Cute Teddy Bear Robot Favorite Of Hospitalized Children

According to MIT research, robotic teddy bears greatly benefit hospitalized children. MIT has been working on a huggable robot for therapeutic purposes; see my 2008 story Huggable Robotic Bear Companion From MIT.

For the study, published today in the journal Pediatrics, researchers from the MIT Media Lab, Boston Children’s Hospital, and Northeastern University deployed a robotic teddy bear, “Huggable,” across several pediatric units at Boston Children’s Hospital. More than 50 hospitalized children were randomly split into three groups of interventions that involved Huggable, a tablet-based virtual Huggable, or a traditional plush teddy bear. In general, Huggable improved various patient outcomes over those other two options.

The study primarily demonstrated the feasibility of integrating Huggable into the interventions. But results also indicated that children playing with Huggable experienced more positive emotions overall. They also got out of bed and moved around more, and emotionally connected with the robot, asking it personal questions and inviting it to come back later to meet their families. “Such improved emotional, physical, and verbal outcomes are all positive factors that could contribute to better and faster recovery in hospitalized children,” the researchers write in their study.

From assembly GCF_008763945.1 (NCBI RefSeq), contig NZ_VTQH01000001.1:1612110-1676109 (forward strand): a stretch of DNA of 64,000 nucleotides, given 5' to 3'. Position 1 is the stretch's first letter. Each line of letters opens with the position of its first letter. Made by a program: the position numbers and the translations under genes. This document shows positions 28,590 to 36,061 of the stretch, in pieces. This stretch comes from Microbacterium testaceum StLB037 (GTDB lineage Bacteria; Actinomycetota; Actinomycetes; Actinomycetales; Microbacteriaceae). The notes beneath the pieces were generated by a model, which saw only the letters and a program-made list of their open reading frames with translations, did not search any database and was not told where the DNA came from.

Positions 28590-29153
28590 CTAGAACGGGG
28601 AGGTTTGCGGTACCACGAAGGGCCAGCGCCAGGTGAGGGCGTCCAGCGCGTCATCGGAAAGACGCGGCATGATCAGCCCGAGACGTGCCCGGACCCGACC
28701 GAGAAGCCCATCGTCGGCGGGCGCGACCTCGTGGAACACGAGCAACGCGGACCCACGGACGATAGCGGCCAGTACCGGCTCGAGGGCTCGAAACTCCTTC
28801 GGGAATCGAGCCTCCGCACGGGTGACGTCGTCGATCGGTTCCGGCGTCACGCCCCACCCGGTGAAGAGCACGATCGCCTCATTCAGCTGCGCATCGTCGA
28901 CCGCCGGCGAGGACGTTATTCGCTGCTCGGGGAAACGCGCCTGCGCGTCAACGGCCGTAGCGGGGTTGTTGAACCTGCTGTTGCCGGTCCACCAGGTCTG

Science fiction writer Anne McCaffrey created something quite similar, called Purza the Pukha, in her 1990 novel The Rowan. She described them in the novel as "specially programmed stabilizing surrogate devices":

Pukhas, deriving their name from the imaginary companions discovered by needful children, had become widely used in pediatrics. They could be programmed for a variety of uses...

...thought had been given to its programming: its long soft hair was composed of receptors, monitoring the child's physical and psychic health.
(Read more about Anne McCaffrey's Purza the Pukha)

Via Wevolver.

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